We’ve been doing an audit of our website recently, and the results have been illuminating.
There are quite a few pages – mostly old blog posts – that no one ever reads. Like, literally (as I’d say in real life…) no one.
At the other end of the scale, there are four pages which together account for 33% of all our traffic.
If you’ve ever heard of the Pareto Principle, this won’t surprise you. It’s the idea that 80% of your results come from 20% of your efforts.
So it’s only natural that a tiny number of our pages result in a huge amount of hits.
The same is almost certainly true on your website, too. (Go on, take a look…)
Here’s the issue.
You can see that as frustrating – after all, that’s a huge amount of effort you put into pages which have a relatively small impact on your business.
Or you can see it as an opportunity.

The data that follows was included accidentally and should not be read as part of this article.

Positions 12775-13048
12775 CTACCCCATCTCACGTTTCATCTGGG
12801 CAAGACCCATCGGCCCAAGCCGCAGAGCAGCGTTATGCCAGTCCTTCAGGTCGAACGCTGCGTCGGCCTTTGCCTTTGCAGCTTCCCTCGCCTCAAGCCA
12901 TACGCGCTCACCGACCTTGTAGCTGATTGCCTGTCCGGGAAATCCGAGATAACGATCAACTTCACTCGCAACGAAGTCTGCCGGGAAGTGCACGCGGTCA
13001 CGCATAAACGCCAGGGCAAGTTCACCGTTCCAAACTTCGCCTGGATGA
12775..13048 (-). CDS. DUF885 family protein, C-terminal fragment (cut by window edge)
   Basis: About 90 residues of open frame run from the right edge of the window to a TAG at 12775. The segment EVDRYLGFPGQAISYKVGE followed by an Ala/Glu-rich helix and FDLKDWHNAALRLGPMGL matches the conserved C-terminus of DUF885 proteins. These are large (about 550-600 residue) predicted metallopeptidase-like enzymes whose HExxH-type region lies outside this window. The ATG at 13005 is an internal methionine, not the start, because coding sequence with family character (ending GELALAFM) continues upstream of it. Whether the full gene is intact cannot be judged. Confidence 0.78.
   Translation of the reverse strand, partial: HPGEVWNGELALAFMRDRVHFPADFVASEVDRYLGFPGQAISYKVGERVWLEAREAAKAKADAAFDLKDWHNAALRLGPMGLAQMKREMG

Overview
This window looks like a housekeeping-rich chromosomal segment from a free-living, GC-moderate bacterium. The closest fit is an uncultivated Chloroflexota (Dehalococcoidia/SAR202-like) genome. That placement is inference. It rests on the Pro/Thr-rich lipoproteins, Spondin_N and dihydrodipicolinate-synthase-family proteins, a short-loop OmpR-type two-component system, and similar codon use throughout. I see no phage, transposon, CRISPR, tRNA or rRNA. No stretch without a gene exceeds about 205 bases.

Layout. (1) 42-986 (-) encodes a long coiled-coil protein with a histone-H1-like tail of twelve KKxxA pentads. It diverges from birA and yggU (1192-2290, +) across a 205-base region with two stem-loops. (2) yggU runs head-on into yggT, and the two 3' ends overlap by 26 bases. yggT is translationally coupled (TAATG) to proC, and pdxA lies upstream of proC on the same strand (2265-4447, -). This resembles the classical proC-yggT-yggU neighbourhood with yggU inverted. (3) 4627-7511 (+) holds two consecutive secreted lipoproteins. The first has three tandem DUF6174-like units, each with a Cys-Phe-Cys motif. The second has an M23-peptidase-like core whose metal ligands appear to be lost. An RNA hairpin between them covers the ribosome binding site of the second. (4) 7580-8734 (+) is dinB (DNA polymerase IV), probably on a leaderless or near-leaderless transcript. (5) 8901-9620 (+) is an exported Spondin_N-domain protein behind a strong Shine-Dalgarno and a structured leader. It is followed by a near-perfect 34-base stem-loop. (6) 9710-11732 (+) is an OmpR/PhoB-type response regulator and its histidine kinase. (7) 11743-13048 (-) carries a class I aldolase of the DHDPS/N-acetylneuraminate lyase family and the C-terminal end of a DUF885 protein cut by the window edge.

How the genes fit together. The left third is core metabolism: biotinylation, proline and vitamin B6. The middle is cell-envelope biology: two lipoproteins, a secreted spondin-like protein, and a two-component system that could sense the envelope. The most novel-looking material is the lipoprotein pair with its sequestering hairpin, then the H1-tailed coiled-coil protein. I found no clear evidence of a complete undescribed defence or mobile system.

Instead of investing in your entire website, what would happen if, for a while, you focused on just those top performing pages and tried to maximise what you got out of them?
It’s like taking your top-performing salespeople, and giving them training to make them even more persuasive.
So here’s what we’re doing next – and what I suggest you do, too.
Jump onto Google Analytics, and see what your top performing pages have been over the past year or so. One will most likely be your Home Page. Which others count for a disproportionate amount of your traffic?
Then, think carefully about what you can do to those pages to maximise their performance.
Are the basics covered – Do they have a clear call-to-action? Is it clear how to contact to you, or what you want visitors to do next?
Next, do you have a good way to capture those leads?
One trick is to create a piece of content such as a report or checklist that is directly related to the subject of each of these top-performing pages. Promote them prominently, encouraging visitors to download the content – in exchange for their email addresses.
You could also create a special offer, specifically for each one of these pages.
It’s tiny tweaks like this that will give you the biggest rewards.
Think about it this way. If you were in charge of a network of 100 shops, and four of your branches attracted 33% of your customers, you’d make damn sure they were performing, right?